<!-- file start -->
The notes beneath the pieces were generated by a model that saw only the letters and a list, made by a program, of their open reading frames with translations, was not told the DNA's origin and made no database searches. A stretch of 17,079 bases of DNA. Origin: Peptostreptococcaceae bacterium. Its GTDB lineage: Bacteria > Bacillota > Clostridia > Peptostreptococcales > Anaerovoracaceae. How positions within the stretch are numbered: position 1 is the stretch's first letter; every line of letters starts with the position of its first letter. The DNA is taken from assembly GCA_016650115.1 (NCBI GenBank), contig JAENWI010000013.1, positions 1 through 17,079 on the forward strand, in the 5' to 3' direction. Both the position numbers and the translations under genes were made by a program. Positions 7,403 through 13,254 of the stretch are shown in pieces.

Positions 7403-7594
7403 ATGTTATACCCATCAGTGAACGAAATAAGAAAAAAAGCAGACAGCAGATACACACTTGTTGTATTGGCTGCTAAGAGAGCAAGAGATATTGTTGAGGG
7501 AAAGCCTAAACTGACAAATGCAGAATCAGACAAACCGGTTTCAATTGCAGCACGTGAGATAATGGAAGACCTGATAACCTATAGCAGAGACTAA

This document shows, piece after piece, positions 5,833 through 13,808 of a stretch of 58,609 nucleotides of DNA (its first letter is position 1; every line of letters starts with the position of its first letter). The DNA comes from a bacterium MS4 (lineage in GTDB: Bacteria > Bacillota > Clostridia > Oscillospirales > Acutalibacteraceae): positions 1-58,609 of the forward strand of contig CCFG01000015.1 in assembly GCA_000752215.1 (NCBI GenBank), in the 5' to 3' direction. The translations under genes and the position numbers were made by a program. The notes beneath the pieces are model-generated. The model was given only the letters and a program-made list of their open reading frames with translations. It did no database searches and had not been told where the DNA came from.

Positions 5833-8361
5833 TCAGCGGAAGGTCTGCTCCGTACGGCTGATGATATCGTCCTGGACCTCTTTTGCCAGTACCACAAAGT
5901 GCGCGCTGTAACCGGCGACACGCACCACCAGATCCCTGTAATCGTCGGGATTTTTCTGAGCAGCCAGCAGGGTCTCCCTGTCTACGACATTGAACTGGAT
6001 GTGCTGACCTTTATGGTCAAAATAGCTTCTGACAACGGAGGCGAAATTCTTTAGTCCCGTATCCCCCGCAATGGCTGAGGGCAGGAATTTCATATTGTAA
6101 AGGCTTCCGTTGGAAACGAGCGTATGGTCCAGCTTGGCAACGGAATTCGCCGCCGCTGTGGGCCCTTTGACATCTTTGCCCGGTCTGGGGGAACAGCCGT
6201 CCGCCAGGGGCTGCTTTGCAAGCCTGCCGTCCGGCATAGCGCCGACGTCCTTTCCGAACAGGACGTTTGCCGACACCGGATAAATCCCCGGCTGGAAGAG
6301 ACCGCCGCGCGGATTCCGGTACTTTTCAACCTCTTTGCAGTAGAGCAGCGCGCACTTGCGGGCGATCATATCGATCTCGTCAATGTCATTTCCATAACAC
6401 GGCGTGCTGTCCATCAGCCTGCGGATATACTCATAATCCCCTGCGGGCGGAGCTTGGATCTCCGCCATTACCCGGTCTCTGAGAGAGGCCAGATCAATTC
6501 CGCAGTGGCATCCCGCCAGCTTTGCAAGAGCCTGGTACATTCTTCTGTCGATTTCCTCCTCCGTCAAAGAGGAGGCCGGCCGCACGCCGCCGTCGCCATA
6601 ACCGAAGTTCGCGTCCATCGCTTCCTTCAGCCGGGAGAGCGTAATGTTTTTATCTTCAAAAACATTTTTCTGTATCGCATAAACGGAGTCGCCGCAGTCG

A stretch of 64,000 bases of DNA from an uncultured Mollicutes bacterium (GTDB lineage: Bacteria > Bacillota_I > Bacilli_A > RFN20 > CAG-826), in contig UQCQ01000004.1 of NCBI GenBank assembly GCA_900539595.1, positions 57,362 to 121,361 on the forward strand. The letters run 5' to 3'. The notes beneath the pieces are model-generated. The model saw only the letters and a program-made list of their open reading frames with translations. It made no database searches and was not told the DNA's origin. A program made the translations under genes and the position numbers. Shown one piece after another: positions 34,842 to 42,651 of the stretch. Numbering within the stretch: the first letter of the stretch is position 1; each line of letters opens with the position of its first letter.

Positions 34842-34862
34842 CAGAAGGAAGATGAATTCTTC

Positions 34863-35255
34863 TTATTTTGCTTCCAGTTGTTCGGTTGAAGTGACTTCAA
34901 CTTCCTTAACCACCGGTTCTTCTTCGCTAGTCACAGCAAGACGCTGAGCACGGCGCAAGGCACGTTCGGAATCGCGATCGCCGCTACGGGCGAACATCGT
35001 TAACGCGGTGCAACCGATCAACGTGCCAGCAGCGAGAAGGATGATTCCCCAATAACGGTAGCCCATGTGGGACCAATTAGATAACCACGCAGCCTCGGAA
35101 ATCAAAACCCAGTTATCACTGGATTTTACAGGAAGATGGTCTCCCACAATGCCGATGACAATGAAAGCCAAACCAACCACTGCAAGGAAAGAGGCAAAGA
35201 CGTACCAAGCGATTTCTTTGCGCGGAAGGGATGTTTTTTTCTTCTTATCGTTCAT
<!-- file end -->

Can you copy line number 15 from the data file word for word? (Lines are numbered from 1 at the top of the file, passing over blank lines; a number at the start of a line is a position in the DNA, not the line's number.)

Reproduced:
6601 ACCGAAGTTCGCGTCCATCGCTTCCTTCAGCCGGGAGAGCGTAATGTTTTTATCTTCAAAAACATTTTTCTGTATCGCATAAACGGAGTCGCCGCAGTCG